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Need guidance embarking on new website


#1

Hey guys & girls,

First off, my apologies if I’ve posted this in the wrong section; do feel free to move it if I have.

I’m currently in the process of setting up a new website for the company I work for as our current one is awful. It’s an architectural practice so the kind of site we’re looking to set up would be one that is largely portfolio based. I’ve created a mock up via squarespace which looked good, but ultimately lacked the kind of functionality the directors dreamed of. Naturally, not being a web designer I am trying to temper their expectations a little, though have always dabbled in web-design here and there, though nothing ever as in depth as this.

Whilst I am not looking at creating a carbon copy, these two sites are very much along the lines of what I’ll be trying to achieve:

https://www.the-boundary.com/ (love a big image splash screen, but specifically the gridded projects page)

https://www.gillespies.co.uk/ (Same with this, though we probably don’t have as much “news” content)

So a responsive, gridded layout whilst using CMS for individual projects, but allowing you to filter with the use of tags - because the directors all agreed that lumping a kindergarten and university under “education” sometimes doesn’t quite cut the mustard when a client is looking for a specific project type.

So my questions before I embark on this are;

  1. Is there a template with this kind of functionality already available? I tried “Loyal” which appears to have all the right CMS, but not the look I’m after…
  2. If the template doesn’t look how I want, would it be better for me to start again from scratch or adapt it?
  3. What would you do first? Prepare your content, or mock up a design, or sort out the “back of house” CMS? I’m at a loss for a starting point.
  4. Does CMS allow me to create a “gallery” of images per project? I see it can import a single image at a time, is there not a field for multiple images - or am I missing the point?

Thank you in anticipation.

Chris


#2
  1. can’t answer this one
  2. there’s one con with templates : once you’re using one, you can’t duplicate your site without repaying for the template, event if it’s a customized a lot. So in my opinion you have three choices:
  • you’re capable of designing it but you’d like to save time by using a template: don’t buy, build. You’ll lose time now but down the road you’ll 1/ save time and 2/ have a better quality result because you understand the project better
  • you’re not capable of designing it: buy and use the template
  • you’re going to use a freelance designer to develop it and want to make hi use the template: don’t do it, give it to him as a rference and build something unique from scratch. For the reasons said above he will do a better work.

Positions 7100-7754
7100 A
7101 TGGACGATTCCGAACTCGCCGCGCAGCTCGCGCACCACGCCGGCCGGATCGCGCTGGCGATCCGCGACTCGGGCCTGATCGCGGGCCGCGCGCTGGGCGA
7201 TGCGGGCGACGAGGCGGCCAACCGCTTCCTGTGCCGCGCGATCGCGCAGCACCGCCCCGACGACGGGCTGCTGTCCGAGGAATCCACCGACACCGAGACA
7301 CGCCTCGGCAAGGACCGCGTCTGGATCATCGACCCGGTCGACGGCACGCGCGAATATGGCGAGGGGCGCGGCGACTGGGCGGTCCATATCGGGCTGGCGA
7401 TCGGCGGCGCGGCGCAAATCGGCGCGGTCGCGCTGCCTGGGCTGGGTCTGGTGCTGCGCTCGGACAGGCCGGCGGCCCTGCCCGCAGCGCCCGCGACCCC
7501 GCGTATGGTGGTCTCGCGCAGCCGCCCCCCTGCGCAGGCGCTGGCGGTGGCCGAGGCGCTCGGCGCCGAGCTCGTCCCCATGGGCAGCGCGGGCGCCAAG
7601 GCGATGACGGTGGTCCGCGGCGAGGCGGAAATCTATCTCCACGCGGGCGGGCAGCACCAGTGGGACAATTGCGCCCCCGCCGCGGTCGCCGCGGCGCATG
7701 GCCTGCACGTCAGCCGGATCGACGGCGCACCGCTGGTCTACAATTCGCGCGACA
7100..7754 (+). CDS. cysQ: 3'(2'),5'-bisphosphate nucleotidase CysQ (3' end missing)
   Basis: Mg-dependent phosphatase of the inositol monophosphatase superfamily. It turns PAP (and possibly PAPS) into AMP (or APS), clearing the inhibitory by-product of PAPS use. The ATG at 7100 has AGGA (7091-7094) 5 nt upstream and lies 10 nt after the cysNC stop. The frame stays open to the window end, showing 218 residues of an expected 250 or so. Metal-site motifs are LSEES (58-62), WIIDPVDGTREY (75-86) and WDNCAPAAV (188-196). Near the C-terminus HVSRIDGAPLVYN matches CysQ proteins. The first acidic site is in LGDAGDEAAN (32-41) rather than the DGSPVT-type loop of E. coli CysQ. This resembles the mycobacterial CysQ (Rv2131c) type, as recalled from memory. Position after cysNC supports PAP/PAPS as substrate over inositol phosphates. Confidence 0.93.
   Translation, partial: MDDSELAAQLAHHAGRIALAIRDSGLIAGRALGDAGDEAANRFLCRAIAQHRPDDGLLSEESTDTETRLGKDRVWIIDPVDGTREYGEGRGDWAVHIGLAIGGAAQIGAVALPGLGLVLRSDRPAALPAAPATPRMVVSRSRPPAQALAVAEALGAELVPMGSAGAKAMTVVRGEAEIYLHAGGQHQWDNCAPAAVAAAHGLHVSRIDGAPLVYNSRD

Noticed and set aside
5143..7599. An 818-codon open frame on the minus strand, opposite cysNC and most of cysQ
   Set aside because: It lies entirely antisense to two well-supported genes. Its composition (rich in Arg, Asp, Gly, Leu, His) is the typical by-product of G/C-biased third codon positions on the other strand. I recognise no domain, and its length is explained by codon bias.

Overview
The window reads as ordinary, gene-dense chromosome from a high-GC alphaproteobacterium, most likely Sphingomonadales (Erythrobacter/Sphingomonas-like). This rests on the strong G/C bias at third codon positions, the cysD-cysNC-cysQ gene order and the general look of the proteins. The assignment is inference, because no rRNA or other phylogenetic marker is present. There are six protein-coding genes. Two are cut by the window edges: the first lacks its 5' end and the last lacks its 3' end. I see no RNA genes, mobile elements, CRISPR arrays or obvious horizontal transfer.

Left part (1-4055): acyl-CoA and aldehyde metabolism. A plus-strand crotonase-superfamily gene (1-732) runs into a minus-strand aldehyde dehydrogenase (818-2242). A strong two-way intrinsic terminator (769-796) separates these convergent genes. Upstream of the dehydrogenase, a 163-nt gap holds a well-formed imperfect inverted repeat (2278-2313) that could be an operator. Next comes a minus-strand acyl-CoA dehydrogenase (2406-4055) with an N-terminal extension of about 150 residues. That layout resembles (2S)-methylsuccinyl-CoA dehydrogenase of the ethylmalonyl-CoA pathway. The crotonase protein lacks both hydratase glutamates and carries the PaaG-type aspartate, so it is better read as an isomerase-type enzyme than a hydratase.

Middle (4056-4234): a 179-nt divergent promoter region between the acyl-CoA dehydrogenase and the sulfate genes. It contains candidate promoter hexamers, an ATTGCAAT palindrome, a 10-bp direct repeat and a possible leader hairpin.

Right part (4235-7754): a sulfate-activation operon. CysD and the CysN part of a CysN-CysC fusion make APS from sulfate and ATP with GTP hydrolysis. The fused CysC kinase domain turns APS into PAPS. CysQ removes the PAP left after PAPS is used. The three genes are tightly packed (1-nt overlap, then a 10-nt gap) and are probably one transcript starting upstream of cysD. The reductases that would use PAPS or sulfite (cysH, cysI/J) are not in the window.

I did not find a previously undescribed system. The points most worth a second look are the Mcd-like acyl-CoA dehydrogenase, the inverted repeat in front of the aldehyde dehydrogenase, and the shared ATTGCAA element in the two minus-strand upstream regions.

1. excellent question. All the senarios are possible. But nailing the content model first, even making all the page, writing all the content, making all the links and menu, before doing one pixel of graphic design, is magic. This way you don’t lie to yourself, you really think about the content, its order, what your goals are… I personnaly say: paper-> CMS content model in WF -> design in Webflow.
  2. bulk adding images in CMS items isn’t possible, yet. You can ask such a feature, or vote for an already existing one, on the whishlist site https://wishlist.webflow.com/

…and you’ve been limited by the complexity of web development, wordpress and other stuff like this I assume. Now with Webflow you’re going to have a unique occasion to really bring your passion for design in the light. Webflow allows you to almost exclusively concentrate on your design and interaction, without having to deal with code, plugins, servers and database. If you’re serious about it, you can expect to produce much better graphic web design than you used to, and at the same time becoming better at web concepts. So I think that’s another argument in favor of going for the from scratch option: something you’ll undertsand and control, feel comfortable to update on a weekly basis. That’s another pro of Webflow, maintenance is easy, opening and publishing is easy, so you can start small and add things daily, weekly, monthly… No need for giant steps.


#3

Thanks for the swift reply.

I think I’ll spend a bit of time getting the content together, then the CMS stuff before getting into the nitty gritty of design.

It just occurred to me that for it to be responsive, do I have to tell the site/css at which size to break down into smaller/narrower resolution setups? Also, are these setups handled automatically?

For example, if I build my website how I want it to appear on a desktop; when I view it on my mobile will it automatically scale for it?


#4

Defining breakpoints can b hard, so many options… Webflow chose them for you so you don’t need to think about this. You switch from one to another with the buttons at the top of the Designer.

If you use % units as much as you can, you won’t have to much to do for responsivity. I’m not going to much into details here because I feel you need to watch a couple of videos about how to deal with responsivity in Webflow. You’ll see, it’s probably much easier than you think now. :slight_smile:


#5

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